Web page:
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Thursday, Sept. 7, 2006 04:15 am

Tinseltown tragedy

Hollywoodland benefits from intriguing story, strong performances

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HollywoodlandRunning Time: 2:06Rated R

If you haven’t already figured it out from the previews, the jumping-off point for Allen Coulter’s Hollywoodland is the 1959 death of Superman actor George Reeves (Ben Affleck). Many believe Reeves committed suicide, despondent over his stalled career and being typecast as the Man of Steel; others say there’s evidence he was murdered. In the film, Reeves’ mother (Lois Smith) hires private eye Louis Simo (Adrien Brody) to investigate her son’s death after getting less-than-satisfactory results from police.

Simo sets off on an odyssey into Hollywood’s seamiest corners, and, through a fragmented narrative, we see him piece the clues together to form three different but very plausible scenarios. Was the actor brought low by goons hired by studio head Eddie Mannix (Bob Hoskins) because Reeves was having an affair with his wife, Toni (Diane Lane)? Did Reeves’ fiancée, Leonore Lemmon (Robin Tunney), kill him, either accidentally or intentionally? Could it have been a suicide?

Each of these theories is credible, and Coulter does not tip his hand one way or another, leaving it up to the viewer to decide. Indeed, the film isn’t so much interested in solving the Reeves mystery as it is exposing Hollywood as a place where the movers and shakers wield their power ruthlessly and documenting the horrible effect it has on the players who want to make it in the movie business. As you might expect, Hoskins, Lane, and Brody all give solid performances: Hoskins makes the diminutive Mannix a man to be reckoned with and feared, Lane brings the proper combination of sexiness and poignancy to Toni, and Brody pulls off the proper world-weary tone as Simo, a man in over his head in far too many areas of his life. However, the big surprise here is Affleck, who, not charged with carrying the film, shines in this supporting role as a man trapped by the fame he so eagerly sought. He does himself proud here.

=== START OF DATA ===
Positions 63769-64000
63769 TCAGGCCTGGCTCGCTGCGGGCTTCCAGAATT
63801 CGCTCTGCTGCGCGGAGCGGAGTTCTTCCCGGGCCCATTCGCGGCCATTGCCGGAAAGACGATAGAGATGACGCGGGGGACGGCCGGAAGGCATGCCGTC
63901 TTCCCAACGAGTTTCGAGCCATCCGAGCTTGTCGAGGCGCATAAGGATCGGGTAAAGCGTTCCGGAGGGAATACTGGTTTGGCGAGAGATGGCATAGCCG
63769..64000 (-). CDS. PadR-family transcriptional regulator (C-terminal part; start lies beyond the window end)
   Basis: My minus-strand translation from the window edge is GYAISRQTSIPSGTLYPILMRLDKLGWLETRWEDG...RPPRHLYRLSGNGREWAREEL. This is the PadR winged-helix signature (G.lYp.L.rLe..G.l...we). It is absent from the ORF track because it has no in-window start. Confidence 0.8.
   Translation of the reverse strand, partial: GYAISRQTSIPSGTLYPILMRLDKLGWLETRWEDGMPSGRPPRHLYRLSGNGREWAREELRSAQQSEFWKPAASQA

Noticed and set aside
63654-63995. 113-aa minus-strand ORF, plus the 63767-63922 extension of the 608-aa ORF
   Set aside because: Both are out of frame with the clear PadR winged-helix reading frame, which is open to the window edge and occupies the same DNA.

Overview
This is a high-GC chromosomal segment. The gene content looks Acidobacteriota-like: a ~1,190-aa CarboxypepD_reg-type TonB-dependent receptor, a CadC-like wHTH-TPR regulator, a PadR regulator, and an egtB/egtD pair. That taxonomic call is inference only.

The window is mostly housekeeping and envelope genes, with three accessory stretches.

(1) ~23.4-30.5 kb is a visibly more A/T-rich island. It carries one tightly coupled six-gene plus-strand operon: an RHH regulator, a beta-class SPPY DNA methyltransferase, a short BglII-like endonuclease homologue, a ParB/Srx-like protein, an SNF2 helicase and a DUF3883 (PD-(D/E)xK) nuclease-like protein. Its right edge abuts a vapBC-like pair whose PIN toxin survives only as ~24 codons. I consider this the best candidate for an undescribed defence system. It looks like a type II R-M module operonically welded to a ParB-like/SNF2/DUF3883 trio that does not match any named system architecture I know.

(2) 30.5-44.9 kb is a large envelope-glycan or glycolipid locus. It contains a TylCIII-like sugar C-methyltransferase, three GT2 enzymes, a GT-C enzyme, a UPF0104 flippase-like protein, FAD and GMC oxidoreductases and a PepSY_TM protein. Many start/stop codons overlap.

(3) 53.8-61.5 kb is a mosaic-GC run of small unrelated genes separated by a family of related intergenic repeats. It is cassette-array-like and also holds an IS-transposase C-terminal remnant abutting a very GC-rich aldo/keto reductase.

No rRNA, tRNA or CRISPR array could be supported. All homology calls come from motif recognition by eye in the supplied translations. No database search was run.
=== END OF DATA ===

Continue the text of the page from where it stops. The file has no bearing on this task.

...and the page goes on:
Hollywoodland is worth a look for its spot-on recreation of post-war Tinseltown, its intriguing storyline, and fine work from its cast of veterans.

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